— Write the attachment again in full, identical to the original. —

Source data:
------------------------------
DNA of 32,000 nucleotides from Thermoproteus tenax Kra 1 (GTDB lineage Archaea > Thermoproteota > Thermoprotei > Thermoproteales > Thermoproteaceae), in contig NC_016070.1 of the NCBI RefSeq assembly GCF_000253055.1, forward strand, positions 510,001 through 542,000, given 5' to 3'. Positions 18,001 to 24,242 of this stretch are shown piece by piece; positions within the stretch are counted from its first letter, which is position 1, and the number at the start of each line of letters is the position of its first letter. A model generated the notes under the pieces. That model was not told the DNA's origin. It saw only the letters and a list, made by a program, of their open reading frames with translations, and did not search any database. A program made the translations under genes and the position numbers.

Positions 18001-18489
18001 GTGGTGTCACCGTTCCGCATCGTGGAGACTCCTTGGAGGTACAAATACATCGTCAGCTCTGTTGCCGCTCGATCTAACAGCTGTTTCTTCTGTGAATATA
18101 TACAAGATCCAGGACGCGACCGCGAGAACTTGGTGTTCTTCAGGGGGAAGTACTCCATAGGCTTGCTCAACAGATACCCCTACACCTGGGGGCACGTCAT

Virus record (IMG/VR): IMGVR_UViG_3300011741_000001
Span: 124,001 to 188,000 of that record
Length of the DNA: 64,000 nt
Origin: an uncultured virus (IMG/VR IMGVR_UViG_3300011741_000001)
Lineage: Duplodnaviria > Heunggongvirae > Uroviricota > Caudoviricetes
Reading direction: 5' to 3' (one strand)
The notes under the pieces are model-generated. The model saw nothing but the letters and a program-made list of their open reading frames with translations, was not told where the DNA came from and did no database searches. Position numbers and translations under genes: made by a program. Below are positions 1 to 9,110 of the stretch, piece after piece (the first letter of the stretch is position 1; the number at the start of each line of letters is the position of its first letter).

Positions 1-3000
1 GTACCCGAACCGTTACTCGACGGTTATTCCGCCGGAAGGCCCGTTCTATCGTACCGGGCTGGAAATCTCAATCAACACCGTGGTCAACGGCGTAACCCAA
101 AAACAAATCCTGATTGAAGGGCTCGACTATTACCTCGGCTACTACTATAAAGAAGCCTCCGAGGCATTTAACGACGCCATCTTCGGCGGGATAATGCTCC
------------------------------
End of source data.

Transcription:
DNA of 32,000 nucleotides from Thermoproteus tenax Kra 1 (GTDB lineage Archaea > Thermoproteota > Thermoprotei > Thermoproteales > Thermoproteaceae), in contig NC_016070.1 of the NCBI RefSeq assembly GCF_000253055.1, forward strand, positions 510,001 through 542,000, given 5' to 3'. Positions 18,001 to 24,242 of this stretch are shown piece by piece; positions within the stretch are counted from its first letter, which is position 1, and the number at the start of each line of letters is the position of its first letter. A model generated the notes under the pieces. That model was not told the DNA's origin. It saw only the letters and a list, made by a program, of their open reading frames with translations, and did not search any database. A program made the translations under genes and the position numbers.

Positions 18001-18489
18001 GTGGTGTCACCGTTCCGCATCGTGGAGACTCCTTGGAGGTACAAATACATCGTCAGCTCTGTTGCCGCTCGATCTAACAGCTGTTTCTTCTGTGAATATA
18101 TACAAGATCCAGGACGCGACCGCGAGAACTTGGTGTTCTTCAGGGGGAAGTACTCCATAGGCTTGCTCAACAGATACCCCTACACCTGGGGGCACGTCAT

Virus record (IMG/VR): IMGVR_UViG_3300011741_000001
Span: 124,001 to 188,000 of that record
Length of the DNA: 64,000 nt
Origin: an uncultured virus (IMG/VR IMGVR_UViG_3300011741_000001)
Lineage: Duplodnaviria > Heunggongvirae > Uroviricota > Caudoviricetes
Reading direction: 5' to 3' (one strand)
The notes under the pieces are model-generated. The model saw nothing but the letters and a program-made list of their open reading frames with translations, was not told where the DNA came from and did no database searches. Position numbers and translations under genes: made by a program. Below are positions 1 to 9,110 of the stretch, piece after piece (the first letter of the stretch is position 1; the number at the start of each line of letters is the position of its first letter).

Positions 1-3000
1 GTACCCGAACCGTTACTCGACGGTTATTCCGCCGGAAGGCCCGTTCTATCGTACCGGGCTGGAAATCTCAATCAACACCGTGGTCAACGGCGTAACCCAA
101 AAACAAATCCTGATTGAAGGGCTCGACTATTACCTCGGCTACTACTATAAAGAAGCCTCCGAGGCATTTAACGACGCCATCTTCGGCGGGATAATGCTCC